However, to a significant degree, Ms Wale's evidence was irrelevant to the issue of interpretation of the Commencement Order which the court has to determine. Ms Wale set out the background and internal departmental documents which made it clear that the policy intention of the Secretary of State when introducing the 2002 Act amendments of the 1999 Act and then commencing those amendments by the Commencement Order was indeed to continue the application of the carriers' liability regime in relation to immigration control zones in France, as well as in relation to United Kingdom territory. But in construing a legislative instrument such as the Commencement Order, just as in construing a legislative instrument in the form of an Act of Parliament, it is a basic constitutional principle that the citizen or person subject to the relevant law should have the means of access to any material which is said to provide an aid to construction of that instrument. It is only material which is in the public domain and of clear potential relevance to the issue of interpretation of a legislative instrument which can be treated as having any bearing on the proper construction of that instrument: see Black-Clawson International Ltd v Papierwerke Waldhof-Aschaffenburg AG [1975] AC 591, 614A (Lord Reid), 638D-H (Lord Diplock) and 645C-H (Lord Simon of Glaisdale); Fothergill v Monarch Airlines Ltd [1981] AC 251, 279F-280B (Lord Diplock: "… the need for legal certainty demands that the rules by which a citizen is to be bound should be ascertainable by him (or, more realistically, by a competent lawyer advising him) by reference to identifiable sources that are publicly accessible …"); and R (Public and Commercial Services Union) v Minister for the Civil Service [2010] EWHC 1027 (Admin); [2010] ICR 1198, [53]–[55]. The subjective policy intent of the Secretary of State or of those in his or her department is irrelevant to the question of interpretation before the court.

The Legislative Context

14

Part II of the 1999 Act established a carriers' liability regime involving the imposition of financial penalties on carriers found with clandestine entrants concealed in their vehicles when passing through United Kingdom immigration control, regardless of the culpability of the carrier for the hidden presence of those entrants.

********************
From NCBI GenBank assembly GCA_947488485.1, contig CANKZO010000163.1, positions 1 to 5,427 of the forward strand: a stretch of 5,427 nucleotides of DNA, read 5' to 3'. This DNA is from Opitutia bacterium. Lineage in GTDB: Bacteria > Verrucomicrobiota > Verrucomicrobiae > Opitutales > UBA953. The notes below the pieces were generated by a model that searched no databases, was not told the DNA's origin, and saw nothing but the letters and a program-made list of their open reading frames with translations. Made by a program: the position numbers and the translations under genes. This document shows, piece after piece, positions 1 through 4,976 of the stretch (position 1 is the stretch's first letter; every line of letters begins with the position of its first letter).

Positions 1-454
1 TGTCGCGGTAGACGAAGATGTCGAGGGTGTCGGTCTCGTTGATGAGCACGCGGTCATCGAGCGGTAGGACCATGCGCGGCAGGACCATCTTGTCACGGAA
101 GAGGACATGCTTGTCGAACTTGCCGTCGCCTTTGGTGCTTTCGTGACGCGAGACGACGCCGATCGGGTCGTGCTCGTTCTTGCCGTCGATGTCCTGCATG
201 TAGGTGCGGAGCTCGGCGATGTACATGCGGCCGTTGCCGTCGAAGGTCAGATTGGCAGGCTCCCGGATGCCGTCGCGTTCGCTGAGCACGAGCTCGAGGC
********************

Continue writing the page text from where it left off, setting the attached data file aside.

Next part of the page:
15

Section 32 of the 1999 Act, as originally enacted, provided in relevant part as follows:

"32 (1) A person is a clandestine entrant if —…

(b) he passes, or attempts to pass, through immigration control concealed in a vehicle …

and claims, or indicates that he intends to seek, asylum in the United Kingdom or evades, or attempts to evade, immigration control.

(2) The person (or persons) responsible for a clandestine entrant is (or are...

To continue reading

Request your trial
9 cases
  • The Commissioners for HM Revenue and Customs v Jason Wilkes [2021] UKUT 0150 (TCC)
    • United Kingdom
    • Upper Tribunal (Tax and Chancery Chamber)
    • Invalid date
    ...is a charity” rather than only where “the purchaser is a charity”. 132. In Bogdanic v Secretary of State for the Home Department [2014] EWHC 2872 (QB) (“Bogdanic”) Sales J (as he then was) considered whether a regime for penalties on carriers who carried clandestine entrants to the UK could......
  • R & C Commissioners v Wilkes
    • United Kingdom
    • Upper Tribunal (Tax and Chancery Chamber)
    • 30 June 2021
    ...is a charity” rather than only where “the purchaser is a charit”. [133] In Bogdanic v Secretary of State for the Home Department [2014] EWHC 2872 (QB), [2014] WLR(D) 401 (“Bogdanic”) Sales J (as he then was) considered whether a regime for imposing penalties on carriers who carried clandest......
  • R (The Good Law Project) v Electoral Commission
    • United Kingdom
    • Queen's Bench Division (Administrative Court)
    • 14 September 2018
    ...v Dowds [2012] EWCA Crim 281; [2012] 1 WLR 2576, paras 37–38. We think the position was fairly stated by Sales J in Bogdanic v Secretary of State for the Home Department [2014] EWHC 2872 (QB), para 48, when he said: “The principle of strict interpretation of penal legislation is one among ......
  • Neville Springer (Personal Representative of the Estate of Wayne Anthony Springer (Deceased)) v University Hospitals of Leicester NHS Trust
    • United Kingdom
    • Court of Appeal (Civil Division)
    • 15 March 2018
    ...and the Regions ex parte Spath Holme Limited [2001] 2 AC 349 especially at pages 396F–399E per Lord Nicholls, and Bogdanic v Secretary of State for the Home Department [2014] EWHC 2872 (QBD) at [37] and following per Sales J as he then 49 In this context, primacy is ordinarily given to the......
  • Request a trial to view additional results

VLEX uses login cookies to provide you with a better browsing experience. If you click on 'Accept' or continue browsing this site we consider that you accept our cookie policy. ACCEPT